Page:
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  • c .

    NASA Technical Memorandum 10 1964

    Crystallization Kine tics of BaO-Al203-Si02 Glasses

    b LISA-I!!- 1G 14 f 4 ) C t i P SI ALLZP A 'I I C b RIIJBS;ECS N89-iCS54

    Unclas

    C I B a C - B l Z C J - : i C ; GLASSES ( & A : & ) 22 p CSCL I l C

    63/27 13196556

    Narottam P. Bansal Case Western Reserve University Cleveland, Ohio

    and

    Mark J. Hyatt Lewis Research Center Cleveland, Ohio

    Prepared for the 90th Annual Meeting of the American Ceramic Society Cincinnati, Ohio, May 1-5, 1988

    https://ntrs.nasa.gov/search.jsp?R=19890010881 2020-07-26T11:58:52+00:00Z

  • CRYSTALLIZATION KINETICS OF BaO-Al203-Si02 GLASSES

    Narottam P. Bansal* Case Western Reserve University

    Cleveland, Ohio 44106

    and

    Mark J. Hyatt National Aeronautics and Space Administration

    Lewis Research Center Cleveland, Ohio 44135

    Barium aluminosilicate glasses are being investigated as matrix

    materials in high-temperature ceramic composites for structural

    applications. Kinetics of crystallization of two refractory glass

    compositions in the barium aluminosilicate system have been studied by

    differential thermal analysis ( D T A ) , X-ray diffraction (XRD), and

    scanning electron microscopy (SEMI. From variable heating rate DTA,

    the crystallization activation energies for glass compositions (wt.%)

    10Ba0-38A1~0~-51SiO~-lMoO~ (glass A ) and 39Ba0-25A1203-35SiO~-lMoO3

    (glass B) were determined to be 553 and 558 kJ/mol, respectively. On

    thermal treatment, the crystalline phases in glasses A and B were

    identified as mullite (3A1203-2SiO2) and hexacelsian

    (BaO.A1203.2SiO2), respectively. Hexacelsian is a high-temperature

    polymorph which is metastable below 159OOC. It undergoes structural

    2 u3 =J-

    transformation into the orthorhombic form at

    large volume change which is undesirable for

    A process needs to be developed where stable

    rather than hexacelsian, precipitates out as

    glass B.

    - 3OO0C accompanied by a structural applications.

    monoclinic celsian,

    the crystal phase in

    *NASA Resident Research Associate.

  • INTRODUCTION

    Refractory glass compositions in the barium aluminosilicate system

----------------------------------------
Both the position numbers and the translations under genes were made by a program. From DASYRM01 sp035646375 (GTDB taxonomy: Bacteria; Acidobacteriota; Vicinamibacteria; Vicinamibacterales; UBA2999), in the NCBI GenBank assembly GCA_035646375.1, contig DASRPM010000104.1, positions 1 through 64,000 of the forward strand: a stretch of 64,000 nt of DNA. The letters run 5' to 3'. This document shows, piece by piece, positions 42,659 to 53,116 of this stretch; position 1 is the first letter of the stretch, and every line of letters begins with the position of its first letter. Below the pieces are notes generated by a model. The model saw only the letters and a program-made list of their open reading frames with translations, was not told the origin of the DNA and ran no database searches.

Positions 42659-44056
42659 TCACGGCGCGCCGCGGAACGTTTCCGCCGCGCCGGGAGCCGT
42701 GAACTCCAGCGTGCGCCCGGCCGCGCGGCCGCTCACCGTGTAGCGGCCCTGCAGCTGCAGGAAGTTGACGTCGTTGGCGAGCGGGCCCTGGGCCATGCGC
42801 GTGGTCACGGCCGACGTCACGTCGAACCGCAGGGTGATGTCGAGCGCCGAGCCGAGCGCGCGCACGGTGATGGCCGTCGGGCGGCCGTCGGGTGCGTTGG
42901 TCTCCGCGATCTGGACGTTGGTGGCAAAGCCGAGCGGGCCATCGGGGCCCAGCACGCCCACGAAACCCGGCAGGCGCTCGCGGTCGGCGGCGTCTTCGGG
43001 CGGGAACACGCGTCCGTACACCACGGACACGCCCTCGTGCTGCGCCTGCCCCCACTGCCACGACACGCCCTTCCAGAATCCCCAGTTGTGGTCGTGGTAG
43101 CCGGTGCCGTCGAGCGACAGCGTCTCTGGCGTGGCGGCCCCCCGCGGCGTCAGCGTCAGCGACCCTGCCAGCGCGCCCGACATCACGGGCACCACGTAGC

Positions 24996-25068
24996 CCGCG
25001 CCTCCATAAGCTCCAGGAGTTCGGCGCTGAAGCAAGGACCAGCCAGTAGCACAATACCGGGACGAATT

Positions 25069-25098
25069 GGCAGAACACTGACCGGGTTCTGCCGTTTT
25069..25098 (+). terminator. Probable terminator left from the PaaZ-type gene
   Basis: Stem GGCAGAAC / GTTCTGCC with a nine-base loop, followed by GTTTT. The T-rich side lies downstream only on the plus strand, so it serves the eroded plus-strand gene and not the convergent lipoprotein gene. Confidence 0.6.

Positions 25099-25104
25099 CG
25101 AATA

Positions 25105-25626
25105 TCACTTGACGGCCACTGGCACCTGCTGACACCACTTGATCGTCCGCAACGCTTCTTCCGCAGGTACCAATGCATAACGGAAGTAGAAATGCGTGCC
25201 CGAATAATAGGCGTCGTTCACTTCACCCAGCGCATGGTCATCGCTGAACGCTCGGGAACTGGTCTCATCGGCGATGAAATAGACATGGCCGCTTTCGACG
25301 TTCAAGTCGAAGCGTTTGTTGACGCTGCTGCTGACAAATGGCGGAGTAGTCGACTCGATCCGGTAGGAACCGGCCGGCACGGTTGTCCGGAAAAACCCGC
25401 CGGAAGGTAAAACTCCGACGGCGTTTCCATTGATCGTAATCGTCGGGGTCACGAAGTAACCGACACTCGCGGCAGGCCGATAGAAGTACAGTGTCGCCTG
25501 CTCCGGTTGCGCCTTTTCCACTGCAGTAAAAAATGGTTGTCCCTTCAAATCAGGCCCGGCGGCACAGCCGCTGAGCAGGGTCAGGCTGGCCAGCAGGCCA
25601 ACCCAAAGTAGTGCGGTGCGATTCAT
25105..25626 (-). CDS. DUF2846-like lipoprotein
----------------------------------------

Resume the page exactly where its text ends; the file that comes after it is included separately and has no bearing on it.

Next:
are being considered as matrix material in the fabrication of ceramic-

    fiber reinforced ceramic-matrix composites for high temperature

    structural applications in the high efficiency, high performance

    aerospace propulsion and power systems of the future. Information or.

    the crystallization behavior of these glasses is needed for convertlng

    them into more refractory glass ceramics. The objective of this study

    was to investigate the crystallization kinetics and other properties

    pertinent to the use in composite processing of two glass compositions

    belonging to the highly refractory BaO-Al203-Si02 system. The kinetics

    of crystallization have been evaluated using differential thermal

    analysis. The crystalline phases in the heat treated glasses were I

    identified by X-ray diffraction and the morphologies of crystal growth

    were observed in the scanning electron microscope.

    EXPERIMENTAL PROCEDURE

    Barium aluminosilicate (BAS) glasses, of the compositions listed

    in Table I, were melted in a continuous electric arc furnace. The

    glass samples were fabricated in the form of bars, rods, and flakes.

    Thermal expansion coefficient(a), glass transition temperature (Tg),

    and softening point(T,) were measured using an Orton automatic

    recording dilatometer. Glass rods of lcm diameter were annealed for

    2h at 80OoC. The rods were cut to 2.54cm lengths and run at a rate of

    -

    2

  • 3OC/min in static air. Densities of annealed glass samples were

    measured by the immersion method in water. Measurements were made on

    several samples of each glass.

    Crystallization kinetics of the glasses was studied by

    differential thermal analysis (DTA) using a Perkin-Elmer DTA-1700

    system interfaced with a computerized data acquisition and

    manipulation system. Glass flakes were crushed and sieved into various

    size fractions. The crystallization peak temperatures of the glasses

    were measured in the DTA at various scan rates from 2.5 to 40°C/’min in

    flowing argon. Samples of glass B in the form of bulk pieces (-2mm)

    and powder (

  • 200 scanning electron microscope (SEM). Duplicate heat treated samples

    were mounted in epoxy, ground and polished to a 0.5 pm finish. After